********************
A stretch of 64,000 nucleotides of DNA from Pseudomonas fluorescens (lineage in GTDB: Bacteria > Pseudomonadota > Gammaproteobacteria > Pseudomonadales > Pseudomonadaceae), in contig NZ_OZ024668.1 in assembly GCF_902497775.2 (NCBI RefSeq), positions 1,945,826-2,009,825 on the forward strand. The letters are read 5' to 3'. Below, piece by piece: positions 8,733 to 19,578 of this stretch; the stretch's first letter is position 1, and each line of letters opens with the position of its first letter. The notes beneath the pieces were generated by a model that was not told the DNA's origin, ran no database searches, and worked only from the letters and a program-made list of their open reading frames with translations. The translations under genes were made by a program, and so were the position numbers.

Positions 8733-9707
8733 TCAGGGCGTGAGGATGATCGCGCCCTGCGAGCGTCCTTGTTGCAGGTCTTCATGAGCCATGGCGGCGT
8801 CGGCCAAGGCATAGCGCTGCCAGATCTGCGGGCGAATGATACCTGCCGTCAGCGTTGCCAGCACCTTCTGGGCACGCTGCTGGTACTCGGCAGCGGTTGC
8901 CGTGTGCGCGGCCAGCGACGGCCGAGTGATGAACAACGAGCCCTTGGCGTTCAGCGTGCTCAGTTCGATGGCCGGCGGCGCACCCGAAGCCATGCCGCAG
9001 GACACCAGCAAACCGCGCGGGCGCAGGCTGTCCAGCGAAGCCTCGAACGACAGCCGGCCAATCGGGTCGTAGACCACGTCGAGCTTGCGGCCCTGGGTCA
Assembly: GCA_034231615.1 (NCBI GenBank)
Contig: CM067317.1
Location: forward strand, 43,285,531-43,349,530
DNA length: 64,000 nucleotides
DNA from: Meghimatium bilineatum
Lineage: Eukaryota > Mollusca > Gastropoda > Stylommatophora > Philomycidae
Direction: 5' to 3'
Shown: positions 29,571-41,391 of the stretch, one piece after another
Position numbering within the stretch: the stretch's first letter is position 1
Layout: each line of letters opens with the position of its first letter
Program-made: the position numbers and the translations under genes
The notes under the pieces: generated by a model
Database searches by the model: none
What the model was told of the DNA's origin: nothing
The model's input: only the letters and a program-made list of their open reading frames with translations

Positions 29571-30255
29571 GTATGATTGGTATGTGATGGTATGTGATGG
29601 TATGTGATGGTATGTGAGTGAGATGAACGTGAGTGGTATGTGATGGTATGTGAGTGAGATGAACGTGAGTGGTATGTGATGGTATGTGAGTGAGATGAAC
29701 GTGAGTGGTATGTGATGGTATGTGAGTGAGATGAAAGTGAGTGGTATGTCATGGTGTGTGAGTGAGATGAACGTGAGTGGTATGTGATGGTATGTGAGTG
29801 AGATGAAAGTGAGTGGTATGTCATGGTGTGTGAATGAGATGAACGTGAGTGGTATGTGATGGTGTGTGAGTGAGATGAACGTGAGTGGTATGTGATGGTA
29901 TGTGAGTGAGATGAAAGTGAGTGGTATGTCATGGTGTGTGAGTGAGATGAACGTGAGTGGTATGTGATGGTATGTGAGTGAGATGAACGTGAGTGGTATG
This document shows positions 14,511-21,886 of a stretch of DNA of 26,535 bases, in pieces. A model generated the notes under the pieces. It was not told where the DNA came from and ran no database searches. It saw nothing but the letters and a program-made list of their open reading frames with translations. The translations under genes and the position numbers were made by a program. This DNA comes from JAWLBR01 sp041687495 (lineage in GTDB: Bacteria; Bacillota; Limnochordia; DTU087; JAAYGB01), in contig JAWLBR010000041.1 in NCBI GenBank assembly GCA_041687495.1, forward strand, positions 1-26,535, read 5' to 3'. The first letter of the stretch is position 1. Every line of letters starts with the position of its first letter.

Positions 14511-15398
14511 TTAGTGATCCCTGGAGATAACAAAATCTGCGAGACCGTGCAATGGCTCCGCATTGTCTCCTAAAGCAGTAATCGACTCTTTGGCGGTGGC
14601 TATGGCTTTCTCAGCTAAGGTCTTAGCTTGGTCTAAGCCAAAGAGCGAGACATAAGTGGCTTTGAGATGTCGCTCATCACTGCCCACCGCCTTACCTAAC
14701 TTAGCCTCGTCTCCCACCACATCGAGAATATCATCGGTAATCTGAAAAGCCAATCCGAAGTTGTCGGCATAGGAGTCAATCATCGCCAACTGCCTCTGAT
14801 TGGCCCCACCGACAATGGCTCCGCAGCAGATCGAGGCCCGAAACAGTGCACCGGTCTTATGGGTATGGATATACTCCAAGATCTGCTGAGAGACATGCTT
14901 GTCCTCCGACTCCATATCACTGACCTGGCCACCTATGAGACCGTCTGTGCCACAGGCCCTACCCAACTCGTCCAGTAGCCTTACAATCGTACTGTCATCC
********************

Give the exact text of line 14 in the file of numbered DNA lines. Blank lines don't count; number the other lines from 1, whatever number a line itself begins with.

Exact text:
Shown: positions 29,571-41,391 of the stretch, one piece after another